Radiation is one of the most common treatments for prostate cancer. Using radiation, physicians are able to cure some men with cancer confined to the prostate, as well as improve symptoms for men with metastatic disease. There are many different types of radiation treatments.
One type of treatment includes injecting radioactive isotopes into the blood in order to directly reach the prostate cancer cells regardless of where they are located in the body, including the cells that have spread to the bone and other organs. For example, Radium-223 (Xofigo) is FDA-approved to treat prostate cancer that has metastasized to the bone and has been shown to improve both the quality and duration of the lives of men with advanced prostate cancer.
Radioimmunotherapy or radioligand therapy involves the practice of attaching a radioactive isotope to a cancer-targeting antibody or small molecule that binds only to a specific cancer-related molecule on a tumor cell. This is similar to a “lock and key” scenario, where the antibody or molecule resembles the key that will only recognize a very specific lock (the cancer-related molecule).
Essentially all prostate cancers have a specific “lock” called prostate-specific membrane antigen (PSMA). This “lock” is a protein that sits on the surface of most prostate cancer cells but is absent from most other normal places in the body.
Physicians and scientists have engineered very specific “keys” in the form of monoclonal antibodies and molecules that will bind only to PSMA. When we attach radioactive particles to these keys, we are able to deliver what we call “molecularly targeted” radiotherapy.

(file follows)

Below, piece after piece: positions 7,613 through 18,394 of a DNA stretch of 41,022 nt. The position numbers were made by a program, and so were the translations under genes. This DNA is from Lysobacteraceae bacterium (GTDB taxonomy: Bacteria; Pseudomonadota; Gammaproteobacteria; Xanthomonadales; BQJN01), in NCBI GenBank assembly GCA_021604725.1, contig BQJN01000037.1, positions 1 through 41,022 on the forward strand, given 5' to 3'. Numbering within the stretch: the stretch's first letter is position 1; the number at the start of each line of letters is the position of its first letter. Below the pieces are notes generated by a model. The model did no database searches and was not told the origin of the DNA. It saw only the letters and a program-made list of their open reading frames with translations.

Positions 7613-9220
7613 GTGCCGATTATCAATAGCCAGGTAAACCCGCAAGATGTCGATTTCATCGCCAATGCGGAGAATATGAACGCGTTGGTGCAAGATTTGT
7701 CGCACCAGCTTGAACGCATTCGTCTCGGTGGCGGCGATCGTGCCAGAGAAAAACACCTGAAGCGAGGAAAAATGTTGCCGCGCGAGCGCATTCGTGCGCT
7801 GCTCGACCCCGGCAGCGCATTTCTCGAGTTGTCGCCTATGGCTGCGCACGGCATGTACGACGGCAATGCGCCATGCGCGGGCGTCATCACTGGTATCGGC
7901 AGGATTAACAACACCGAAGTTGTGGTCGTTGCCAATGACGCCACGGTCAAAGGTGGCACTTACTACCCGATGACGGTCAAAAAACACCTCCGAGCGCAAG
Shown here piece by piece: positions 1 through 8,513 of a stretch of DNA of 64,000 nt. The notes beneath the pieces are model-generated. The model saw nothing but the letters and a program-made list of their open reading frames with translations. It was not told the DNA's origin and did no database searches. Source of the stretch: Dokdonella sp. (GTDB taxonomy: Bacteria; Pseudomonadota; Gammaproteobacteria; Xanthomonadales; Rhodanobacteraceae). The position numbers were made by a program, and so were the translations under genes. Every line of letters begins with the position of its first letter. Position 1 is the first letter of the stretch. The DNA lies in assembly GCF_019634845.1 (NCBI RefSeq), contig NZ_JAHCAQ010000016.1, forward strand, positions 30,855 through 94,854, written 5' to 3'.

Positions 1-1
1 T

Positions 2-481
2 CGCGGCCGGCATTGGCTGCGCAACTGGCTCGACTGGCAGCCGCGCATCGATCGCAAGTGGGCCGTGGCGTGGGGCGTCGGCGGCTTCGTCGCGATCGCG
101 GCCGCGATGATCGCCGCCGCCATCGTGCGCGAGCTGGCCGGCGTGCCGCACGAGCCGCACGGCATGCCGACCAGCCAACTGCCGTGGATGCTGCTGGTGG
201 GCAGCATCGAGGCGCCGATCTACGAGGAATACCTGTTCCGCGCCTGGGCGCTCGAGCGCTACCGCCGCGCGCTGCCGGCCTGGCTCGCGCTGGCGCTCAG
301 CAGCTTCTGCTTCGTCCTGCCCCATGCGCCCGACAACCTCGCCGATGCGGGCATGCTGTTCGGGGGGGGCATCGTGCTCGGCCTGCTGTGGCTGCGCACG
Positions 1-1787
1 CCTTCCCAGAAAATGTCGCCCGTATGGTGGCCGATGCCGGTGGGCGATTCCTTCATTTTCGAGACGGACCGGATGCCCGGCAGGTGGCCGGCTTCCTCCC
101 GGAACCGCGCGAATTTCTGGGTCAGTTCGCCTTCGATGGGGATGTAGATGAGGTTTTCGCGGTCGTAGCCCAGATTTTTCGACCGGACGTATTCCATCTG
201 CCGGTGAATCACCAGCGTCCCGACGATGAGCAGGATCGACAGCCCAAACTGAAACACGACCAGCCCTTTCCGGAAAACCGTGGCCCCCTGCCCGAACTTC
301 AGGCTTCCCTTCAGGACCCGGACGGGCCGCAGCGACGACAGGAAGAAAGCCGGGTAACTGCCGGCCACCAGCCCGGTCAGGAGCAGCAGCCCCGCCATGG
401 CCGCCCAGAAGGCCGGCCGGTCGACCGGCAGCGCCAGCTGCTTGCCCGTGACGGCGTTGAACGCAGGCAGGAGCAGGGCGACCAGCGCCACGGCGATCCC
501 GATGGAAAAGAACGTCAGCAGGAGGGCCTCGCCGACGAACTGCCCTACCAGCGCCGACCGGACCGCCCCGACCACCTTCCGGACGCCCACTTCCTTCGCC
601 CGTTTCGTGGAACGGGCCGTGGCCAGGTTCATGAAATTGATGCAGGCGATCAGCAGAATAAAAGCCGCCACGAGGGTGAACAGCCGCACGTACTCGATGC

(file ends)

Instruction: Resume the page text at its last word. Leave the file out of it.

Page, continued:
For example, J591 is a monoclonal antibody (an engineered protein) that recognizes PSMA. Actinium-225 (225Ac) is a small radioactive particle that emits alpha-particles, a powerful form of radiation requiring fewer particles to cause damage to the cancer cells. When these are attached to one another, we call the compound 225Ac-J591 (a radioactive particle linked with a monoclonal antibody). It is designed so that J591 will recognize the PSMA on the prostate cancer cells and bring the radioactive particle 225Ac with it into prostate cancer cells wherever it goes in the body.
Our physicians and scientists are building on prior laboratory-based research presented at the 2017 Meeting for the Annual Association for Cancer Research (AACR) and are now studying the role this experimental therapy may have for men with advanced prostate cancer that has spread throughout the body. Thanks to generous support from the Prostate Cancer Foundation and the NIH SPORE award, Dr. Scott Tagawa, medical oncologist and Director of the Weill Cornell Medicine Genitourinary (GU) Oncology Program, and his team are conducting the first-ever clinical trial testing the PSMA-targeted antibody and radioactive alpha particles (225Ac-J591) for treatment of advanced prostate cancer. This promising new and unique approach has the potential to lead to another treatment option for those patients who are not experiencing the best clinical outcomes possible from standard of care therapies. Some men in Germany have received 225Ac linked to PSMA-617 with a handful of cases published with impressive responses. However, no formal studies have been performed and there are reports of bothersome dry mouth (xerostomia) and the potential for delayed kidney damage (seen in mice).
“We look forward to advancing science and also making this treatment available to men with advanced prostate cancer in the near future, says Dr. Scott Tagawa. “Our goal is to translate the existing knowledge base into true clinical gains for prostate cancer patients and it’s great that in October, 2017, we are able to treat our first patient.”